Jordan Shuts Syria and Iraq Borders After Suicide Bombing

Jordan candlelit vigil
Jordanians light candles at a vigil in Amman for six members of the security forces killed in a suicide bombing on the border with Syria, June 21. Jordan has closed its borders with Syria and Iraq as a result of the bombing. KHALIL MAZRAAWI/AFP/Getty Images

Jordan has closed its border regions with Syria and Iraq and threatened to deal with attempted intruders "without leniency" following a deadly cross-border suicide bombing.

Six people were killed Tuesday when a lorry packed with explosives was driven across the border from Syria and exploded near a military post and outside a Syrian refugee camp in Rukban. The fatalities were all members of Jordan's security forces.

"Any vehicle and personnel movement within these areas that move without prior coordination will be treated as enemy targets and dealt with firmly and without leniency," said the Jordanian army in a statement. King Abdullah II of Jordan said Tuesday that the country would respond "with an iron fist" to any groups attempting to undermine its security. The government in Jordan also said that no new refugee camps would be built and that no current camps would be expanded, the BBC reported Wednesday.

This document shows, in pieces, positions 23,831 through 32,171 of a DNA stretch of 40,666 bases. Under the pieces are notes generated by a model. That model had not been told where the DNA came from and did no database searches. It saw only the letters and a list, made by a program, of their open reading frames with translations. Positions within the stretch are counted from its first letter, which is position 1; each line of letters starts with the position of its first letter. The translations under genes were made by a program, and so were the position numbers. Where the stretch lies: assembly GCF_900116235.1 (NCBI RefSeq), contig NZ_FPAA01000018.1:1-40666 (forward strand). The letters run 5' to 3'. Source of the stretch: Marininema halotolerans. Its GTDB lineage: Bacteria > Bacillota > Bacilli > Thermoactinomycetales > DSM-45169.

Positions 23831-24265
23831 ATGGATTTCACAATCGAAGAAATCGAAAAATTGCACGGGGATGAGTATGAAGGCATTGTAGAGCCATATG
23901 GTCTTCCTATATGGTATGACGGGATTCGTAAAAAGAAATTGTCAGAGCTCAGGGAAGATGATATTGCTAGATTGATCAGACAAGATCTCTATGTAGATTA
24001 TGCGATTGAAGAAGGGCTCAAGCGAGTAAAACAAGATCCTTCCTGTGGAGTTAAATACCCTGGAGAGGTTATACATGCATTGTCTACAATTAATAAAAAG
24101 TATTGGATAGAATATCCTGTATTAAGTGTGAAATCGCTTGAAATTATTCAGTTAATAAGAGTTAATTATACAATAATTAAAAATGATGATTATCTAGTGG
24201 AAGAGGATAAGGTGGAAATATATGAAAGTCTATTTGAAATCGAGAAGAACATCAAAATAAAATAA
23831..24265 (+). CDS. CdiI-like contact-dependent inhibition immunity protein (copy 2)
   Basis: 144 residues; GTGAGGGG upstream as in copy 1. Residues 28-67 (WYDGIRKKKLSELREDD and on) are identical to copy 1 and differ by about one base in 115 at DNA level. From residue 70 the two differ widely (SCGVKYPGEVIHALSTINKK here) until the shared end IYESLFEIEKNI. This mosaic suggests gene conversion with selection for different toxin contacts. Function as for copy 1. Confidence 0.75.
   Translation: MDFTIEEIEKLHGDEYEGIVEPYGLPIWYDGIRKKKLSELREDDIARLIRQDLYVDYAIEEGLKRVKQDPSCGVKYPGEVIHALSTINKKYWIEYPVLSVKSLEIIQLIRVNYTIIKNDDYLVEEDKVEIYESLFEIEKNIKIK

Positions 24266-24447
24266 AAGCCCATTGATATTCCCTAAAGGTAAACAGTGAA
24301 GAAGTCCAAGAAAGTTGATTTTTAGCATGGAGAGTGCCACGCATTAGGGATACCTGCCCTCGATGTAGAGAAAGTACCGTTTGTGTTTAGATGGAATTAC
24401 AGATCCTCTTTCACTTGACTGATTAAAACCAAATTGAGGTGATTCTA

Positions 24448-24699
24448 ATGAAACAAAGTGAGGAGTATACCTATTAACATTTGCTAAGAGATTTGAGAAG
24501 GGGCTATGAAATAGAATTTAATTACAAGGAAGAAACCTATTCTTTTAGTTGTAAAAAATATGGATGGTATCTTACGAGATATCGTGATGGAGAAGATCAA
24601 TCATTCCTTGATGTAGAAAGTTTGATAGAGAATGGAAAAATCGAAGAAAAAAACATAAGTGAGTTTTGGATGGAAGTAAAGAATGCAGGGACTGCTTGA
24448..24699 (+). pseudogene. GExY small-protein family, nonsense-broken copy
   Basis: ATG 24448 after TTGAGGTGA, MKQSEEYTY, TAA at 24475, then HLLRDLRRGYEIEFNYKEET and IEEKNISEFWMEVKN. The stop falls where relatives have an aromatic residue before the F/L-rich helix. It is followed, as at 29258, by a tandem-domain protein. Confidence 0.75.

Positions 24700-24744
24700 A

Jordan is currently hosting more than 650,000 Syrian refugees as a result of the civil war in Syria that began in 2011. The camp in Rukban is believed to hold around 70,000 people. Tuesday's suicide bombing was the first such incident since the outbreak of the war.

No group has claimed responsibility for the attack, although the Islamic State militant group (ISIS) has previously said it would target Jordan due to the latter's participation in the U.S.-led coalition against it. ISIS captured Jordanian pilot Muadh al-Kasasbeh in 2015 and subsequently executed him, releasing a video of his death by immolation.

Jordanians gathered in the capital Amman on Tuesday evening for a candlelit vigil in memory of the victims. Jordanian Information Minister Mohammed Momani told the BBC that the country had been trying for months to filter out militants, including members of ISIS, from the thousands of Syrians attempting to cross the border into Jordan.